Joe Thornton

Sharks beginning to answer major 'what if'

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USATSI

Sharks beginning to answer major 'what if'

In games 48, 49, and 50 of the regular season, the Sharks began to answer the biggest ‘what if’ in franchise history.

What if they had neither Patrick Marleau nor Joe Thornton in the lineup? 

Wednesday’s 2-1 shootout loss to the Detroit Red Wings was just the third time since Jan. 21, 2004 that San Jose played a game without Thornton and Marleau. Marleau, of course, famously left for greener pastures with the Toronto Maple Leafs this summer, while his fellow ex-Sharks captain reportedly almost joined him.

That’s according to The Athletic’s Kevin Kurz, who wrote in January that Thornton “was closer to signing with Toronto last summer than many people realize.” Due to Thornton’s right MCL injury, the Sharks have gotten a small glimpse, over the last three games, of what that would have looked like.

It hasn’t been all bad. On one hand, San Jose has won the five-on-five possession battle, controlling 52.07 percent of the shot attempts and 52.21 percent of the unblocked shot attempts, according to Natural Stat Trick

They’ve also only scored 0.06 fewer goals per 60 minutes of five-on-five play (2.05) compared to when Thornton was playing (2.11). That’s still not all that productive, but not nearly a big enough drop to sound any alarms.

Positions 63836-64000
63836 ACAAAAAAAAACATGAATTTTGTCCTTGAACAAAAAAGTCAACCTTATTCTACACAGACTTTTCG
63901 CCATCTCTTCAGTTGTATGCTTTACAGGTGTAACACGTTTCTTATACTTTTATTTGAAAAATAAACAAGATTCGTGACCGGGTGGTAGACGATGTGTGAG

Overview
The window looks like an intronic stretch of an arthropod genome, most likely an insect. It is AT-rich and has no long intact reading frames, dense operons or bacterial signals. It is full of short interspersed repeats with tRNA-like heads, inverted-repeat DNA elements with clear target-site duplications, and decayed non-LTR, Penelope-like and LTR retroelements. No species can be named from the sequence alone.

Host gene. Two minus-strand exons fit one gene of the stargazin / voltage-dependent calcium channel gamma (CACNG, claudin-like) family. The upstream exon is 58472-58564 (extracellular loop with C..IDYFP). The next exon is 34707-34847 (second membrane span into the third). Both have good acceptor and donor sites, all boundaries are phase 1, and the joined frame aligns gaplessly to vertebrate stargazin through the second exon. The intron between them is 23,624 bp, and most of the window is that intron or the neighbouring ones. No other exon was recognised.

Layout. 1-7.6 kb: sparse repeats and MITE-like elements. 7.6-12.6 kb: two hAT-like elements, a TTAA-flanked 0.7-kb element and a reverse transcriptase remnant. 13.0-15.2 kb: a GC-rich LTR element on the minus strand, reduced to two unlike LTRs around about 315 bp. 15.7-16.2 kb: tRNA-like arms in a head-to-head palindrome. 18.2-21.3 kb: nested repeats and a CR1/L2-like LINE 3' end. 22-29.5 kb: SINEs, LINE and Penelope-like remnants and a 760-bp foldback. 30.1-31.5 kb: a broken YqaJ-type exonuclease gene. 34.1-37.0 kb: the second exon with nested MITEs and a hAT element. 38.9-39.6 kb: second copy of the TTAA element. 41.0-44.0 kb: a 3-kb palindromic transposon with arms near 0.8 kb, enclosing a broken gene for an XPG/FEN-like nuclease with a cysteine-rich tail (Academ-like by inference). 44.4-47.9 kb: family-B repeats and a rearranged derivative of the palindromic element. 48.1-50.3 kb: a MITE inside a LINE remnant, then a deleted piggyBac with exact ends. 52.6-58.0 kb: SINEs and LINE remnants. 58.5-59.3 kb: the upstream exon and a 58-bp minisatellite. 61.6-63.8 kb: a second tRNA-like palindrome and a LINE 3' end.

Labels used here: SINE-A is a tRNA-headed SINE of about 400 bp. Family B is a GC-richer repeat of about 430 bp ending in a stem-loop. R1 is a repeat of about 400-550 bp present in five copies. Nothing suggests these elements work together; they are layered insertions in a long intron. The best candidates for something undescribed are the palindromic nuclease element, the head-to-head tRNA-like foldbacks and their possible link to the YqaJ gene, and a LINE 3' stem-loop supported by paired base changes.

On the other, the Sharks are just 0-2-1 in those three games. They’ve been outscored 12-8 in regulation and overtime, and their once-smoldering power play has only converted on one of its last eight opportunities without Thornton. 

Plus, their defensive play, which was already a major concern, has remained largely subpar. San Jose has still allowed far too many high-danger chances (12.32 per 60 minutes of five-on-five play) over the last three games.

Goaltender Martin Jones bailed the defense out on Wednesday, posting a save percentage (.977) above .920 for just the fifth time in his last 16 appearances. The Sharks can reasonably expect him to be better than he has since December, but routinely relying on 40-plus saves isn’t exactly
a recipe for success. 

Three games sans Thornton are not nearly enough to draw any meaningful conclusions, but some are beginning to become apparent. San Jose wasn’t scoring all that much with him, and aren’t scoring much without him, particularly on the power play. 

There’s undoubtedly a hole atop the roster, perhaps two with Marleau also gone. As long as the Sharks’ poor defensive play continues to overshadow Thornton’s injury, though, answering ‘what if’ will have to wait. 

Report: Sharks 'seeing what's out there' in wake of Thornton injury

Report: Sharks 'seeing what's out there' in wake of Thornton injury

The day after Joe Thornton injured his right MCL, Sharks general manager Doug Wilson was not exactly adamant Thornton's injury would change the team's plans ahead of the Feb. 26 trade deadline.